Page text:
Louangphabang, commonly transliterated into Western languages from pre 1975 Lao spelling as Luang Prabang, literally meaning: «Royal Buddha Image», is a city in north central Laos, consisting of 58 adjacent villages, of which 33 comprise the UNESCO Town Of Luang Prabang World Heritage Site. It was listed in 1995 for unique and «remarkably» well preserved architectural, religious and cultural heritage, a blend of the rural and urban developments over several centuries, including the French colonial influences during the 19th and 20th centuries.
The centre of the city consists of four main roads and is located on a peninsula at the confluence of the Nam Khan and Mekong River. Luang Prabang is well known for its numerous Buddhist temples and monasteries. Every morning, hundreds of monks from the various monasteries walk through the streets collecting alms. One of the city’s major landmarks is Mount Phou Si; a large steep hill which despite the constrained scale of the city, is 150 metres (490 ft) high; a steep staircase leads to Wat Chom Si shrine and an overlook of the city and the rivers.
The city was formerly the capital of a kingdom of the same name. It had also been known by the ancient name of Chiang Thong. It was the royal capital and seat of government of the Kingdom of Laos, until the communist takeover in 1975. The city is part of Luang Prabang District of Luang Prabang Province and is the capital and administrative centre of the province. It lies approximately 300 km (190 mi) north of the capital Vientiane. Currently, the population of the city as a whole is roughly 56,000 inhabitants with the UNESCO protected site being inhabited by around 24,000.
Muang Sua was the old name of Luang Prabang following its conquest in 698 CE by a Tai prince, Khun Lo. Khun Lo had been awarded the town by his father, Khun Borom, who is associated with the Lao legend of the creation of the world, which the Lao share with the Shan and other peoples of the region. Khun Lo established a dynasty whose fifteen rulers reigned over an independent Muang Sua for nearly a century.
In the second half of the 8th century, Nan-chao intervened frequently in the affairs of the principalities of the middle Mekong Valley, resulting in the occupation of Muang Sua in 709. Nan-chao princes or administrators replaced the aristocracy of Tai overlords. Dates of the occupation are not known, but it probably ended well before the northward expansion of the Khmer empire under Indravarman I (r. 877–89) and extended as far as the territories of Sipsong Panna on the upper Mekong.
In the meantime, the Khmers founded an outpost at Xay Fong near Vientiane, and Champa expanded again in southern Laos, maintaining its presence on the banks of the Mekong until 1070. Chanthaphanit, the local ruler of Xay Fong, moved north to Muang Sua and was accepted peacefully as ruler after the departure of the Nan-chao administrators. Chanthaphanit and his son had long reigns, during which the town became known by the Tai name Xieng Dong Xieng Thong.
Luang Prabang has both natural and historical sites. Among the natural tourism sites are the Kuang Si Falls, Tat Sae Waterfalls, and Pak Ou Caves. Elephant riding is offered at some sites. Phou Si, in the center of the town, has broad views of the town and river systems, and is a popular place to watch the sun setting over the Mekong River. At the end of the main street of Luang Prabang is a night market where stalls sell shirts, bracelets, and other souvenirs. The Haw Kham Royal Palace Museum and the Wat Xieng Thong temple are among the best known historical sites. The town, particularly the main street, is dotted with many smaller wats such as Wat Hosian Voravihane. Every morning at sunrise, monks walk in a procession through the streets accepting alms offered by local residents, an event popular with tourists but subject to some controversy surrounding tourist etiquette. Mountain biking is quite common, with people often biking around the town or to the waterfalls for the day. Down the Mekong River, a 15-minute boat ride from the city centre, Ban Chan is an interesting place. Luang Prabang received ‘Best City’ in the Wanderlust Travel Awards 2015.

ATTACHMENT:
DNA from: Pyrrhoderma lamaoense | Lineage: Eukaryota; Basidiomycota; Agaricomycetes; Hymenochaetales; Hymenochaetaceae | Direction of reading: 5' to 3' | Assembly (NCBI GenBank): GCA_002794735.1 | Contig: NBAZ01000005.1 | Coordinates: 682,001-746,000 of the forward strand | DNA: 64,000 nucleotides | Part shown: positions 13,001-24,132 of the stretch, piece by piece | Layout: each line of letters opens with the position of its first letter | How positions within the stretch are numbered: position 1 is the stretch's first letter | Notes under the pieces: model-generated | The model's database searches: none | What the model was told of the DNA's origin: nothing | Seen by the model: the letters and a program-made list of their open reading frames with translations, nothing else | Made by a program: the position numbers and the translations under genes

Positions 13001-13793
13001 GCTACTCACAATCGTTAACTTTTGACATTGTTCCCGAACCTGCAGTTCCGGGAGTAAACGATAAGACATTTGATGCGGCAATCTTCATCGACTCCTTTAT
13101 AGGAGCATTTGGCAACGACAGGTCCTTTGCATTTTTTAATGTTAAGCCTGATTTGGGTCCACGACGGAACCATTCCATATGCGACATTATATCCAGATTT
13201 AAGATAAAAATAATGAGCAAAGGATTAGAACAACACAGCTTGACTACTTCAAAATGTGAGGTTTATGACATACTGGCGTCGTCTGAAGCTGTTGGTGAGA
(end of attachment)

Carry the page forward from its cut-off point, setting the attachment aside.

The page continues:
Luang Prabang is served by Luang Prabang International Airport with non-stop flights to adjoining countries.
Luang Prabang is linked by Route 13 with Vang Vieng and Vientiane, and by Route 1 with Muang Xay. Route 13 also connects the city to Cambodia.
The road from Huay Xai to Luang Prabang is poorly maintained, remote, unlit, unmarked and dangerous for the unfamiliar, particularly in the wet season. Buses regularly travel the route in 14–16 hours.
Route 13 from Vientiane, passing Vang Vieng, to Luang Prabang is paved, though the surface is in poor condition at places. It is also relatively narrow, with sharp curves. There are no markings or lighting on the road. Since 2014, a new road connects Kasi (close to Vang Vieng) to Luang Prabang, allowing the trip to be made in about 3 hours. Several daily buses run from Vientiane to Luang Prabang, taking 11–13 hours.
Luang Prabang features a tropical wet and dry climate (Aw) under the Köppen climate classification. While the city is generally very warm throughout the year, it is noticeably cooler during December and January. Luang Prabang also experiences wet and dry seasons, with the wet season from April until October, and the dry season during the remaining five months. The city receives approximately 1,450 millimetres of precipitation annually.